I’m finding it really hard to work full-time and help look after two kids during school holidays while updating two blogs and a YouTube channel every week!

Accordingly, I’ll be updating this blog fortnightly until further notice (but still on Mondays). There won’t be a season 2 of the motorcycle vlog for at least a couple of weeks, maybe longer.

If you’d like to see more videos from me, check out my main YouTube channel at https://www.youtube.com/user/techheadfred. Updates won’t be as frequent but I’ll put up a bike video when I can.

Emergency Refueling And Trying Plastic Welding

This week, I ran out of fuel just before payday so I tipped some fuel from Rosie’s tank into a fuel can to refuel Sylvie. I also tried out my plastic welding kit for the first time.

I captured all the action on video – here’s the vlog:

The refueling comprised getting fuel out of Rosie’s tank into a fuel can, which proved harder than expected.

I eventually just poured the fuel out of the top of the tank.


I refueled Sylvie from the fuel can and promptly hit reserver again on the next day’s commute.

I filled up the fuel can again the next time I took my car out so I could get to work again without needing to completely fill the tank before the Christmas/New Year break.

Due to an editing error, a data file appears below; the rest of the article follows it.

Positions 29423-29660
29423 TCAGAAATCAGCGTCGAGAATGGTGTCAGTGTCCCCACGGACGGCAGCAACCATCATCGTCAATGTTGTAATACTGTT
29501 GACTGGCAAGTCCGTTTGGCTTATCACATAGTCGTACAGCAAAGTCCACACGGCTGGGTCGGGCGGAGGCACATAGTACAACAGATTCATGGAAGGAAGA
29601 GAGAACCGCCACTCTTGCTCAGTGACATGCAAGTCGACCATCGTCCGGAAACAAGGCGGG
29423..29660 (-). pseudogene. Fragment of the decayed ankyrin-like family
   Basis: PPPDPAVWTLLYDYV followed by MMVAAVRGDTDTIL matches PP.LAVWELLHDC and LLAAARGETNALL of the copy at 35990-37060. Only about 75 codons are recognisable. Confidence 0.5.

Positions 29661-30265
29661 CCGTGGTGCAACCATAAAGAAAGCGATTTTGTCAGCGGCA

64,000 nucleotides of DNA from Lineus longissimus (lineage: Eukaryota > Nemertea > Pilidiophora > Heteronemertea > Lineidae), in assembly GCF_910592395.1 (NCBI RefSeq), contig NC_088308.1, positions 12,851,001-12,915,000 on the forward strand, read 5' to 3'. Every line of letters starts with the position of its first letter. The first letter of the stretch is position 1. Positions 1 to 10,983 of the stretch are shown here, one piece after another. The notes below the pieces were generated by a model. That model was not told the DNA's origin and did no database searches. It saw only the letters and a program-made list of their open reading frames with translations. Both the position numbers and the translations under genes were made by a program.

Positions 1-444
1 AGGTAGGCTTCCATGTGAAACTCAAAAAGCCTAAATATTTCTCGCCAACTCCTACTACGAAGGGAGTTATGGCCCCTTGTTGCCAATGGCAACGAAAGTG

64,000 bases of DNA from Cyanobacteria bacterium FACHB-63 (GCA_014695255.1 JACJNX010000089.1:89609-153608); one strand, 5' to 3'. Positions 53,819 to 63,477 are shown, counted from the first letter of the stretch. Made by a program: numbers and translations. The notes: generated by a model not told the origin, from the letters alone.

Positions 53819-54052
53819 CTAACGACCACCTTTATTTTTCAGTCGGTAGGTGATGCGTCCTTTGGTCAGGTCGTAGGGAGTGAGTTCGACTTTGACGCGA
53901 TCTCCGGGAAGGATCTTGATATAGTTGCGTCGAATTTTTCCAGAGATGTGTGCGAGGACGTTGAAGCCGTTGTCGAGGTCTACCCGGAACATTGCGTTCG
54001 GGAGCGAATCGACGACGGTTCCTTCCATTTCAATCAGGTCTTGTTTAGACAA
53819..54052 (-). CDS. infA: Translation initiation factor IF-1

I decided to try out my plastic welding kit on one of Erica’s side panels, as I hadn’t used it yet. It turned out pretty well for a first attempt.

I also found out that the clutch switch only stopped working again during the heavy rain we had last week and worked fine again once it had dried out, so replacing it is no longer quite as urgent.

That’s all for this week’s update – I’ll see what I can fit in over the next week. In the meantime, Merry Christmas to those who celebrate it, and Happy New Year to all!


Stopping Sylvie Stalling And Securing Shrouds – Fixing CBF250 Clutch Lever Detection

This week, I finally had time to spend on working out why Sylvie’s clutch lever switch hadn’t been working and secured the left front tank shroud fairing.

Here’s a video of the process:

I started by checking the switch to see if it was sticking.